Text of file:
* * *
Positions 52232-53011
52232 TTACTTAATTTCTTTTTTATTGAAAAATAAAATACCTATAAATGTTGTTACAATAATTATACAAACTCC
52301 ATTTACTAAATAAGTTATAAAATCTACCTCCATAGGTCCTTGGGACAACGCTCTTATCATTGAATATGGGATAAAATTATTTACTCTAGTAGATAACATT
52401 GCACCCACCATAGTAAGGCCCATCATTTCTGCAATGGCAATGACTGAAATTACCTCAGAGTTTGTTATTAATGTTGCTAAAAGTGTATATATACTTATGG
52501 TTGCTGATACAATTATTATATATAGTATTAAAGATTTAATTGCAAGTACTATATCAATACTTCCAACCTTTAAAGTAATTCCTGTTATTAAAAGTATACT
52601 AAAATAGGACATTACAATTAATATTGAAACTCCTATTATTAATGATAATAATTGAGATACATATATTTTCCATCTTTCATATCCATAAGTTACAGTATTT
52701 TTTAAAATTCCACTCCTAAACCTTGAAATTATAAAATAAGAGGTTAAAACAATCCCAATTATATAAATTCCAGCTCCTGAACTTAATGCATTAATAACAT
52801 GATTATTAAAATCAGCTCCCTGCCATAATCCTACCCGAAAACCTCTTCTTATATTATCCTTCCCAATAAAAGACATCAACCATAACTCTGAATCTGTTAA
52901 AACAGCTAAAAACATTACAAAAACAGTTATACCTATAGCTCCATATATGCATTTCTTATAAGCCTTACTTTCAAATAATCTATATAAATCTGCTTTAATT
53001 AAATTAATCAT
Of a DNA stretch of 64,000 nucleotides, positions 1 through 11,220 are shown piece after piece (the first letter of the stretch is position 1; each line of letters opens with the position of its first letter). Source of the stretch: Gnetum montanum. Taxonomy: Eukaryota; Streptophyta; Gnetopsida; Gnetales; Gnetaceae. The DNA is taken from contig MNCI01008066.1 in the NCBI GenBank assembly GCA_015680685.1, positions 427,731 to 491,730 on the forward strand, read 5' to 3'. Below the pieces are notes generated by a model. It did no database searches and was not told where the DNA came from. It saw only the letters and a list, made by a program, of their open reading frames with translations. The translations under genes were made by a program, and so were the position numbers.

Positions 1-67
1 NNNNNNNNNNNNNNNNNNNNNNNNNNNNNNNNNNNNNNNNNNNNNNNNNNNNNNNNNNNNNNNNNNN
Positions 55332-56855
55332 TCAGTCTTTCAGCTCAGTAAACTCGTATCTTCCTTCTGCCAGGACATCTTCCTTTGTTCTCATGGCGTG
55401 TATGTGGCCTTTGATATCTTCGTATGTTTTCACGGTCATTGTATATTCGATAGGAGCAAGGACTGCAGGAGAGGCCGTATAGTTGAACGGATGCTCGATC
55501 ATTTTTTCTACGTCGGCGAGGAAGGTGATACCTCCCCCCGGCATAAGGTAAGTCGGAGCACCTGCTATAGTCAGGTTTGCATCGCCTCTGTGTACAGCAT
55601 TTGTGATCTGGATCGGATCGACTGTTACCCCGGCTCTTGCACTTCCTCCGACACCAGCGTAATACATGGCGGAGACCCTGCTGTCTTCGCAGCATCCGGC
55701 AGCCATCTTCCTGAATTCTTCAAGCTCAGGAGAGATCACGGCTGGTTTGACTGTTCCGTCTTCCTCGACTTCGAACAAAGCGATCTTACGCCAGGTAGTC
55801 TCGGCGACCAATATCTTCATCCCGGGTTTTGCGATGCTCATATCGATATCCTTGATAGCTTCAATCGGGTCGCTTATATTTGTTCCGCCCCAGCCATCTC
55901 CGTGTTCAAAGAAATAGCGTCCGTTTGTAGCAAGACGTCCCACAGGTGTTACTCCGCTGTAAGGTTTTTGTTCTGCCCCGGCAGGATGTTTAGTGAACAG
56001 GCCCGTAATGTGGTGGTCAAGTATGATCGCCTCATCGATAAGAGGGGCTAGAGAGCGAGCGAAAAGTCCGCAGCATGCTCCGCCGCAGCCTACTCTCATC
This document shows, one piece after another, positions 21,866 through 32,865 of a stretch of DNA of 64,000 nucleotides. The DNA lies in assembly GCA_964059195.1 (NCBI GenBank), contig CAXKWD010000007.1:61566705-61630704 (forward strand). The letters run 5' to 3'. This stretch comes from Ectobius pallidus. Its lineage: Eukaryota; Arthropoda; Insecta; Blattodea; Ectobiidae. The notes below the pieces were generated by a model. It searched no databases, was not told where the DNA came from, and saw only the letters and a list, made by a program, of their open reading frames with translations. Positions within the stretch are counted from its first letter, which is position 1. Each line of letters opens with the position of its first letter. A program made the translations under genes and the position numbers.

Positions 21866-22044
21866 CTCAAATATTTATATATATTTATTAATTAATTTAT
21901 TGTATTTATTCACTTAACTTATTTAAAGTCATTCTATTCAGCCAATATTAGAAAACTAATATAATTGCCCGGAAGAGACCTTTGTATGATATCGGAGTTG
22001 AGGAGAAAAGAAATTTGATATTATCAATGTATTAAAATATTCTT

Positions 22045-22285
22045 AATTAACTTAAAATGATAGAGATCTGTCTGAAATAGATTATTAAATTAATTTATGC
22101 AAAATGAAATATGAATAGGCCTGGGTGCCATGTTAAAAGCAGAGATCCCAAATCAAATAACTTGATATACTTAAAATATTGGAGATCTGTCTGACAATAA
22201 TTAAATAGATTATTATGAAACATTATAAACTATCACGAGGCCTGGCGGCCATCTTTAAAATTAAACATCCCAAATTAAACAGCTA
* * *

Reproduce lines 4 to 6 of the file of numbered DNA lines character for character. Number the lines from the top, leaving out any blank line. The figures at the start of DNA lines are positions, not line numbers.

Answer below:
52401 GCACCCACCATAGTAAGGCCCATCATTTCTGCAATGGCAATGACTGAAATTACCTCAGAGTTTGTTATTAATGTTGCTAAAAGTGTATATATACTTATGG
52501 TTGCTGATACAATTATTATATATAGTATTAAAGATTTAATTGCAAGTACTATATCAATACTTCCAACCTTTAAAGTAATTCCTGTTATTAAAAGTATACT
52601 AAAATAGGACATTACAATTAATATTGAAACTCCTATTATTAATGATAATAATTGAGATACATATATTTTCCATCTTTCATATCCATAAGTTACAGTATTT